Editorial 32-3

The winter-spring season in Canada coincides with the fiscal year of governments at the federal and provincial levels. Thus, British Columbia’s new government handed down its first full budget on February 20 while Ontario is scheduled to announce its budget on March 28.

But none was more anticipated by the R&D and innovation communities than the federal budget, which delivered up to $6.4 billion over five years in commitments for the sector. It still falls short of the recommendations in the Naylor report but the government response to calls for increased research funding left many in the ecosystem ecstatic, especially its commitments for fundamental research and research infrastructure build-up and maintenance.

For years, there was the dry spell left behind by the former Conservative government. It took a united front for the R&D voice to be heard.  The shrinking spending power of the granting councils is only the most visible legacy the Budget confronted. Budget documents reflect a serious attempt to coordinate and integrate federal S&T spending, and there’s $2.8 billion to construct a series of multi-purpose R&D facilities where departments and agencies can collaborate.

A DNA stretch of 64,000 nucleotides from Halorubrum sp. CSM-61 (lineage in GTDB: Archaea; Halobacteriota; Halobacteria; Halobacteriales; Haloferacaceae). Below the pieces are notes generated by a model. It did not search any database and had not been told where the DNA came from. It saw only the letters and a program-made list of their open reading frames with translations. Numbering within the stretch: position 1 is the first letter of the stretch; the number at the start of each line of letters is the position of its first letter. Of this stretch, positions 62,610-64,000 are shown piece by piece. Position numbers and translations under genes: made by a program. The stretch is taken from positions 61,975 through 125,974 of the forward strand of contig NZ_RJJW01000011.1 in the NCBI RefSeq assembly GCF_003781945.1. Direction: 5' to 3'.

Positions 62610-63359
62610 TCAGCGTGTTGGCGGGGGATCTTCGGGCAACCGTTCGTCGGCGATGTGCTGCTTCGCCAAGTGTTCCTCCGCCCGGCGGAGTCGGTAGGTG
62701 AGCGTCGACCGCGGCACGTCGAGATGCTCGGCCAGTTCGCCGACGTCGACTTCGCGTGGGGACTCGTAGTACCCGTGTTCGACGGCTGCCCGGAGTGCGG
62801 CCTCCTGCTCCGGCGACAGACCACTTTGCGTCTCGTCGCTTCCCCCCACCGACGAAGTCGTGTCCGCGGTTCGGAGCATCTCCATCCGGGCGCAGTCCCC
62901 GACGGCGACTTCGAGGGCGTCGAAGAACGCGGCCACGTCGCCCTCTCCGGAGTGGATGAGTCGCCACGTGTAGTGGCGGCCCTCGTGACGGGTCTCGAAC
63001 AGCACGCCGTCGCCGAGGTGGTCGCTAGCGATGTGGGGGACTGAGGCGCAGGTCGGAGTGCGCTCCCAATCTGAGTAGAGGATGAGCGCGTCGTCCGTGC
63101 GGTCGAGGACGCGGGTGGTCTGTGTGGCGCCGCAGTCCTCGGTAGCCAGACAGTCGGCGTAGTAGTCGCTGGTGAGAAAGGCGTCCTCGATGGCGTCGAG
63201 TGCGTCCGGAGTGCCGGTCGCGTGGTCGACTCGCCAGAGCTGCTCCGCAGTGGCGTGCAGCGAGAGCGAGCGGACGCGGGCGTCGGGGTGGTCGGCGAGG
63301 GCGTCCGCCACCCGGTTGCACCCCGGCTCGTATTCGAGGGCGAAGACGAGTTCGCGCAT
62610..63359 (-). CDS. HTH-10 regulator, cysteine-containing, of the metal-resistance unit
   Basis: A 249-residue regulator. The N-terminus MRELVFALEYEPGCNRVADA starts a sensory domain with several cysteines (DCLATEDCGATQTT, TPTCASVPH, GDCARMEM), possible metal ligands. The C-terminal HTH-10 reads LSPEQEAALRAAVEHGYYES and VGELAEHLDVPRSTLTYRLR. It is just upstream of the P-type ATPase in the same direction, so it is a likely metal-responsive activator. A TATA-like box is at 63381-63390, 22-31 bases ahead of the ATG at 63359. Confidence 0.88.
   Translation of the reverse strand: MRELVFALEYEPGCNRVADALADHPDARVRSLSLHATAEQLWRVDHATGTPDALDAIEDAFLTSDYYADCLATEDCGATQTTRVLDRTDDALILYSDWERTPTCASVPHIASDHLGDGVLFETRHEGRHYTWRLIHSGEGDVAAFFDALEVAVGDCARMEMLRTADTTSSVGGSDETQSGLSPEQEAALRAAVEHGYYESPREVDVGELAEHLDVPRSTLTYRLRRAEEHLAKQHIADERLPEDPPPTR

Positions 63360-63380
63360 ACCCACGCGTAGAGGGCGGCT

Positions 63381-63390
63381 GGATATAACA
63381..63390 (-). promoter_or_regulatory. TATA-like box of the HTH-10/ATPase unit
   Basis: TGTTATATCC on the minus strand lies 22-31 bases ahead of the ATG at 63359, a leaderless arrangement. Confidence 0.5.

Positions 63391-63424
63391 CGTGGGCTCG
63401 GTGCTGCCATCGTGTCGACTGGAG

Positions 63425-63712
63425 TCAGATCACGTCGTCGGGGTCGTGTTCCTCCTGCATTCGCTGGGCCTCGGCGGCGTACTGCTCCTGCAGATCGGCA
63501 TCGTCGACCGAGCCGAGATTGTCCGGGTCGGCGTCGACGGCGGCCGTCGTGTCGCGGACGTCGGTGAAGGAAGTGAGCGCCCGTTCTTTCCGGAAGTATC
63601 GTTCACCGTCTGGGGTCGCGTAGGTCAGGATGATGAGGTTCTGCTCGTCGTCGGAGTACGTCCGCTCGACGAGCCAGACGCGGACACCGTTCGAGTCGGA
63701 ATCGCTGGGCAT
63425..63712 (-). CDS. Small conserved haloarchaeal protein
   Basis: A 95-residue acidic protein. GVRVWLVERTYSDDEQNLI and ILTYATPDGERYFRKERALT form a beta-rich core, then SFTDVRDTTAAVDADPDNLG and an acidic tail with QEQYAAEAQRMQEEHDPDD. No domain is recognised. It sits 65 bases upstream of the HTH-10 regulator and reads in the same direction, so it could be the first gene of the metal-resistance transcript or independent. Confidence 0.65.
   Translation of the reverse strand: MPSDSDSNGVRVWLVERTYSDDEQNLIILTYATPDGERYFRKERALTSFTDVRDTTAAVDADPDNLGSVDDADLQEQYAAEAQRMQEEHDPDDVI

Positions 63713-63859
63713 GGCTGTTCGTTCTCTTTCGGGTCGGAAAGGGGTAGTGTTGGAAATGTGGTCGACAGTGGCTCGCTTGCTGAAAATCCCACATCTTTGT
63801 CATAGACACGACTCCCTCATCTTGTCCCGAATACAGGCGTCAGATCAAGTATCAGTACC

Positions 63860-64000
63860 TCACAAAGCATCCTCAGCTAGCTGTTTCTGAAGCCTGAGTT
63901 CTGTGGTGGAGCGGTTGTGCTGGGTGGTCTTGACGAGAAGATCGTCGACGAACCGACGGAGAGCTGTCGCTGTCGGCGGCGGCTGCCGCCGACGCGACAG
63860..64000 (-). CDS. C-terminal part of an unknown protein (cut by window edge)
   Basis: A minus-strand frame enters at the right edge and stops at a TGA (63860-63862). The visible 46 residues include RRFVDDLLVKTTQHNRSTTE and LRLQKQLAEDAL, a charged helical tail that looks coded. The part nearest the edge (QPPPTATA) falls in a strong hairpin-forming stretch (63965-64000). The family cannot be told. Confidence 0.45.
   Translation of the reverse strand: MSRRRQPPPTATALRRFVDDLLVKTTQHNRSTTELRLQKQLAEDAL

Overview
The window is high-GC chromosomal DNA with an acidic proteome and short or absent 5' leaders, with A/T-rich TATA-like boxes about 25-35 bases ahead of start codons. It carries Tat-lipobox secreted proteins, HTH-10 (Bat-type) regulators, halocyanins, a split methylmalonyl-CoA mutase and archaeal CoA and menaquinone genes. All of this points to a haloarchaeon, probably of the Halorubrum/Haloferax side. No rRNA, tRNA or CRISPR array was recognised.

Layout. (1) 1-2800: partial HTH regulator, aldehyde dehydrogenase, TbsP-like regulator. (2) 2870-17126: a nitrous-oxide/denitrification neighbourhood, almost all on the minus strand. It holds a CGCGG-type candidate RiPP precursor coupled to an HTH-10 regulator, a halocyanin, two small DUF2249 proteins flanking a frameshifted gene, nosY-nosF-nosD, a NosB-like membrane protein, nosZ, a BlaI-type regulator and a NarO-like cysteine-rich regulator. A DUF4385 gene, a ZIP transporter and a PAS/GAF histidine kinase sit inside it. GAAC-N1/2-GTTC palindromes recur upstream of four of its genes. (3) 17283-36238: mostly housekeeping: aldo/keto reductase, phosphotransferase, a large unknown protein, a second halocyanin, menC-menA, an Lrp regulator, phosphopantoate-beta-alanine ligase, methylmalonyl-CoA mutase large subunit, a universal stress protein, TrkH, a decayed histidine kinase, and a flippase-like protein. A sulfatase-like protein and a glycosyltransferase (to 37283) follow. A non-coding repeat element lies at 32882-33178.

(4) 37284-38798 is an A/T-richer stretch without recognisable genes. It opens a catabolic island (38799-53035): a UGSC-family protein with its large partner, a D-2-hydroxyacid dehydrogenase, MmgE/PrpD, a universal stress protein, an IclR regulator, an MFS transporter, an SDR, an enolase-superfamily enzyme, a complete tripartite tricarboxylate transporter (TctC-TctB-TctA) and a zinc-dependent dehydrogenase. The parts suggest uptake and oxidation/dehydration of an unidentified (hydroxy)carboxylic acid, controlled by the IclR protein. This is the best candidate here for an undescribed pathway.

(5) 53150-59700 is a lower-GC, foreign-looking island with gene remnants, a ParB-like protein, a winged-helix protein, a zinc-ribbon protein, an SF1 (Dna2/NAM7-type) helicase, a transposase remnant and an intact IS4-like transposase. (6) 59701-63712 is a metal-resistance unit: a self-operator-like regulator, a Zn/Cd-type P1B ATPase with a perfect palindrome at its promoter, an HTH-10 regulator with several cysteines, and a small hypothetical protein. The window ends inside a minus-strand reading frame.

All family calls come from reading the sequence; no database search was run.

But what remains to be seen is how these committed funds will flow as the 367-page Budget document is short on details that one hopes will be developed in the coming months. For example, it is not clear how the $572 million earmarked for the implementation of the digital research infrastructure strategy will be deployed. New competition rules for third party research organizations are also not spelled out.

For now, many in the community are still reveling about how they finally got government to listen and respond. But after all that has died down, stakeholders know that there’s much work to be done. It’s up to them to follow through by remaining vigilant to what comes next.